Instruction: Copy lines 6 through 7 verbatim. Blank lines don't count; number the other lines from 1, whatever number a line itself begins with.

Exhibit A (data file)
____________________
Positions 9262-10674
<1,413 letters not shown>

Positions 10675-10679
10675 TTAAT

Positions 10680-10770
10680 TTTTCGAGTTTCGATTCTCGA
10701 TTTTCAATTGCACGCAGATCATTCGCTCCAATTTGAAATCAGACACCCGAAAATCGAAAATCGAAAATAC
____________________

10680 TTTTCGAGTTTCGATTCTCGA
10701 TTTTCAATTGCACGCAGATCATTCGCTCCAATTTGAAATCAGACACCCGAAAATCGAAAATCGAAAATAC